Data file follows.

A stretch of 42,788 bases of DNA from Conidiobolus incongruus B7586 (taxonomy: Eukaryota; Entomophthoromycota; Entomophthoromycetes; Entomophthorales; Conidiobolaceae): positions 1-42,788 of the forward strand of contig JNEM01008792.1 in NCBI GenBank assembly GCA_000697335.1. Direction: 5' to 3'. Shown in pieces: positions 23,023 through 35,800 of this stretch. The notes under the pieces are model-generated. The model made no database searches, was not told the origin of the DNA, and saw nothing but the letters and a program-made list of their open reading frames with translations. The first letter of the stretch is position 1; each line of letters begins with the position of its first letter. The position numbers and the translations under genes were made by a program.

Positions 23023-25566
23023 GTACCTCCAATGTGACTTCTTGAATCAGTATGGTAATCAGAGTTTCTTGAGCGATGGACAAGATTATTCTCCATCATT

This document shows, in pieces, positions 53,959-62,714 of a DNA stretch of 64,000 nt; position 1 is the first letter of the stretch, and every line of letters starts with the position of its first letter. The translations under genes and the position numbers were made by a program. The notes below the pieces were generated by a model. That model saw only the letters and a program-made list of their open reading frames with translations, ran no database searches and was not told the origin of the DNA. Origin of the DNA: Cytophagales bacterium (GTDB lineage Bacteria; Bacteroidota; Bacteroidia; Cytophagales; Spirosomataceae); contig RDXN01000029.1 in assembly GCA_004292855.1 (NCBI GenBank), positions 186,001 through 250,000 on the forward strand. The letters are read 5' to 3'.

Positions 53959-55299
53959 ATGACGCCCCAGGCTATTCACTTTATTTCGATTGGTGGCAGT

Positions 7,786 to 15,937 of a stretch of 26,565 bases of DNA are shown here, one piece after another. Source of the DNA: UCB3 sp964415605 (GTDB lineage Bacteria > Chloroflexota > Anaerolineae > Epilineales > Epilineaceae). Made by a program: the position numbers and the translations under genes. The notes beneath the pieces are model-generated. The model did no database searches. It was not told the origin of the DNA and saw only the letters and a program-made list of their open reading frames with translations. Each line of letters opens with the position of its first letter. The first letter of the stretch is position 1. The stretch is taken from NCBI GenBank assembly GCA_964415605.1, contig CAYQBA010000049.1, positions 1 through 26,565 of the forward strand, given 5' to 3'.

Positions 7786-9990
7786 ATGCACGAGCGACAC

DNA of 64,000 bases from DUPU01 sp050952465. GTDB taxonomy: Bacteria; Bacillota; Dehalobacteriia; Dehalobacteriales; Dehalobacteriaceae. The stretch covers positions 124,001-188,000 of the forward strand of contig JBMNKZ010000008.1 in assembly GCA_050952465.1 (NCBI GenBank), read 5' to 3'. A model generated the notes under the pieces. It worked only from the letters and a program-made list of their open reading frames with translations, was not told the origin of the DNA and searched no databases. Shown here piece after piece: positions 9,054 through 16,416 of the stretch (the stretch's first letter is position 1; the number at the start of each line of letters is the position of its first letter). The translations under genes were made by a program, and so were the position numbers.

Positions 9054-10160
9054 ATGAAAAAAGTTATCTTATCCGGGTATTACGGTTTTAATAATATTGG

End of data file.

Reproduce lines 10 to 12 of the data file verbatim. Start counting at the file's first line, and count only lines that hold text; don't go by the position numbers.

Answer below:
DNA of 64,000 bases from DUPU01 sp050952465. GTDB taxonomy: Bacteria; Bacillota; Dehalobacteriia; Dehalobacteriales; Dehalobacteriaceae. The stretch covers positions 124,001-188,000 of the forward strand of contig JBMNKZ010000008.1 in assembly GCA_050952465.1 (NCBI GenBank), read 5' to 3'. A model generated the notes under the pieces. It worked only from the letters and a program-made list of their open reading frames with translations, was not told the origin of the DNA and searched no databases. Shown here piece after piece: positions 9,054 through 16,416 of the stretch (the stretch's first letter is position 1; the number at the start of each line of letters is the position of its first letter). The translations under genes were made by a program, and so were the position numbers.

Positions 9054-10160
9054 ATGAAAAAAGTTATCTTATCCGGGTATTACGGTTTTAATAATATTGG